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Modelling Solutions for Natural Water Bodies

Author: Dr Andrew Corbett

The research behind this piece was supported by TEAM-A's Research Challenge 4

We begin with the following brief: jump yourself into a paraglider and take flight over the ocean. What do you see? [Figs. 1 & 2] The sea, firstly. Hopefully. But what is that murky patch? Sea weed? How deep down is it should you wish to go for a swim? Is that a chest of gold treasure glinting back at you in the sunlight?

To answer these questions, without getting your hands dirty, one could write a computer model to simulate what is seen in a water body from above, the idea being then to ‘forecast’ what would be seen given the local conditions such as cloud cover, time of day, water turbidity, or depth of the water bed. For example, one could input the optical properties attached to a clump of sea weed of that shape and thus predict its depth. Or perhaps the model would point out that it is most likely an oil spill being observed when reconciling its reflective properties.

Such a computer model is based on the transfer of light in water and developing such is one of the research focuses of the TEAM-A project. In this article, we describe the basic principles of radiative transfer within a water body and establish a ‘fast’ mathematical procedure to solve its equation of motion. This solution shall be in the spotlight of our present discussion; it is known as the invariant imbedding method and was first derived analytically by Preisendorfer [5]. This method supersedes its peers, such as Monte Carlo simulation, vastly in computational efficiency. In its present form, the invariant imbedding method and algorithmic application has been developed by Mobley [2] and Mobley et. al. [3]. A full technical account is given in [4]. Our aim is to build on these works to handle new and exotic scenarios.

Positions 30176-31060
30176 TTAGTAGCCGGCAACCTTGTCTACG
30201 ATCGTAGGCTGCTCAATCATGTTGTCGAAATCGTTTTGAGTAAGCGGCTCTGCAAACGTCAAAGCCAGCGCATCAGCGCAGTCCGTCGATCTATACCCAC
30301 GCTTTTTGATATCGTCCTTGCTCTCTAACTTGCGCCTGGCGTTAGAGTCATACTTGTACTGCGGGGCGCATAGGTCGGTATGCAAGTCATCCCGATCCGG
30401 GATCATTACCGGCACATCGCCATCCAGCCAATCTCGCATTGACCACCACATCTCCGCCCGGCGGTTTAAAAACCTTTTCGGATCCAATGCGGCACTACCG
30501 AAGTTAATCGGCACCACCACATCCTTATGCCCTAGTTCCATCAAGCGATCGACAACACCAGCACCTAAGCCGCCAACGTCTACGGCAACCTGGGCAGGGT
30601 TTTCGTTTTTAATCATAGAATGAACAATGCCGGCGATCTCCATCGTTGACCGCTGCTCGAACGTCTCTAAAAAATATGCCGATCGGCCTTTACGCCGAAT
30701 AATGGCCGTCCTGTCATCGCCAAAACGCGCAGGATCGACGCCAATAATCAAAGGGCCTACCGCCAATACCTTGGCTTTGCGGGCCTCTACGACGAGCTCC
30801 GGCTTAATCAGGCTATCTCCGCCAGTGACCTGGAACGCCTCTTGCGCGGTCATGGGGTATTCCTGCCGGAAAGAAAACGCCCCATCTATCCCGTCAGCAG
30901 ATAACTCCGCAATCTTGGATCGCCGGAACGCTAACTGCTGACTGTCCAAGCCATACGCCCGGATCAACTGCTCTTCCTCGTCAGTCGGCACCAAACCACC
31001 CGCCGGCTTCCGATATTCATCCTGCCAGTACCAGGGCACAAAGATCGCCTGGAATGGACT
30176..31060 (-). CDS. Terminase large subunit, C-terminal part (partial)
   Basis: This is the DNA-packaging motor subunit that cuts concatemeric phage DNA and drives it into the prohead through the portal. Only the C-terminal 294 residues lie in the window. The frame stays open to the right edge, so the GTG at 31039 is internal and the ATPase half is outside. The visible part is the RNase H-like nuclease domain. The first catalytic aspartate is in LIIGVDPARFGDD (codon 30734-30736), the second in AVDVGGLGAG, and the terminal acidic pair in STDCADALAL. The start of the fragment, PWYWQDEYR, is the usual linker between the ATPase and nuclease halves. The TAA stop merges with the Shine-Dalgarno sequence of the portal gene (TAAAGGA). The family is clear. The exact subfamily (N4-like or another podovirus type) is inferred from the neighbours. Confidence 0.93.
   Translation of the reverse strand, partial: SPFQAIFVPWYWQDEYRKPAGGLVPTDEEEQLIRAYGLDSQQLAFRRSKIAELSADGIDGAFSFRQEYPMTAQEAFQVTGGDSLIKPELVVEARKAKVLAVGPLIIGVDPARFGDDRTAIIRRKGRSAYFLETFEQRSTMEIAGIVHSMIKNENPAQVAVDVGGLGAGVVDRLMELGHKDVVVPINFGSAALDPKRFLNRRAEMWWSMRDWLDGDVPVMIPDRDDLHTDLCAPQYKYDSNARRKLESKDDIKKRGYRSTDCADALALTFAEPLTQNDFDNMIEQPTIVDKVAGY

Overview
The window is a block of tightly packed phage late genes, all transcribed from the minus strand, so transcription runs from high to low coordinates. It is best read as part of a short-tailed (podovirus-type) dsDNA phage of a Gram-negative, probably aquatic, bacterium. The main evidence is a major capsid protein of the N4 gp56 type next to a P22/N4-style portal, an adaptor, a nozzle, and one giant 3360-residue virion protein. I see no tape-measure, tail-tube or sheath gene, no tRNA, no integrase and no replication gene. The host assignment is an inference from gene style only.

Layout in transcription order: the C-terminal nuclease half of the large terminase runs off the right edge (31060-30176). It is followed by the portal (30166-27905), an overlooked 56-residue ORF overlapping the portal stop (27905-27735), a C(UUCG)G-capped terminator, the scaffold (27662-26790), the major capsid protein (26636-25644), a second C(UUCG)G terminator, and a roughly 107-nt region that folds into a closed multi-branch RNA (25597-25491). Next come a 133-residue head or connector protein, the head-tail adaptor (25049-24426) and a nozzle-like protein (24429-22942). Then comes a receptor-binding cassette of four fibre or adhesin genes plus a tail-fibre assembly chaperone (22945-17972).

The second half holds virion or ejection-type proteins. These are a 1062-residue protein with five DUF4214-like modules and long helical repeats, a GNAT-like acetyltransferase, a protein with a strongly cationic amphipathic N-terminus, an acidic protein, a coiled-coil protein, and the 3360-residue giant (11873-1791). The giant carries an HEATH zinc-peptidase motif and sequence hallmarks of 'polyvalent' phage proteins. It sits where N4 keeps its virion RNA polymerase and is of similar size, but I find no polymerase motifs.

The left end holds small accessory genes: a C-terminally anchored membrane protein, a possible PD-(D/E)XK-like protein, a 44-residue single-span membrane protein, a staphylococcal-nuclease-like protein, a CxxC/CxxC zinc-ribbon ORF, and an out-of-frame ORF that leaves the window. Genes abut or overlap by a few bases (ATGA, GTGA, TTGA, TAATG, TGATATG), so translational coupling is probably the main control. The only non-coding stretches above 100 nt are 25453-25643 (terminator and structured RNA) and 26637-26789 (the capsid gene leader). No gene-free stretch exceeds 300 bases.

The quantity which we want to obtain from such a model is the radiance; this is by definition the amount of power transferred per unit area, at a given point in the water body, with respect to infinitesimal increments in bandwidth and, characteristically, the angle of entrance. The governing equation of motion for the system, the so-called radiative transfer equation (RTE), is derived by equating the substantive derivative of the radiance to the various terms which physically account for its rate of change: scattering, absorption, internal sources etc. The fundamental principle of radiative transfer – a physical assumption which we then impose – is that its propagation is linear; response radiances at a given point are linear functions of the incident radiances.

To solve the RTE, let us impose a handful of assumptions on the system (of light travelling in water) itself.  Suppose that that the water body is horizontally homogenous: that radiative transfer is unchanging over time. Then the RTE simplifies to an expression equating the total rate of change with respect to vertical depth of the radiance. With boundary conditions imposed at the surface and the bottom, this constitutes a two-point boundary value problem, at least when averaged over the hemisphere of observation. Compared with initial value problems (IVPs), for which a single boundary condition is imposed on a system of differential equations, deriving an analytic solution for a two-point boundary value problem is difficult. Traditionally, a solution would be obtained by solving the RTE itself within the water body given, using, for example, Monte Carlo methods.  It is the invariant imbedding method which shall partition the RTE into more manageable IVPs.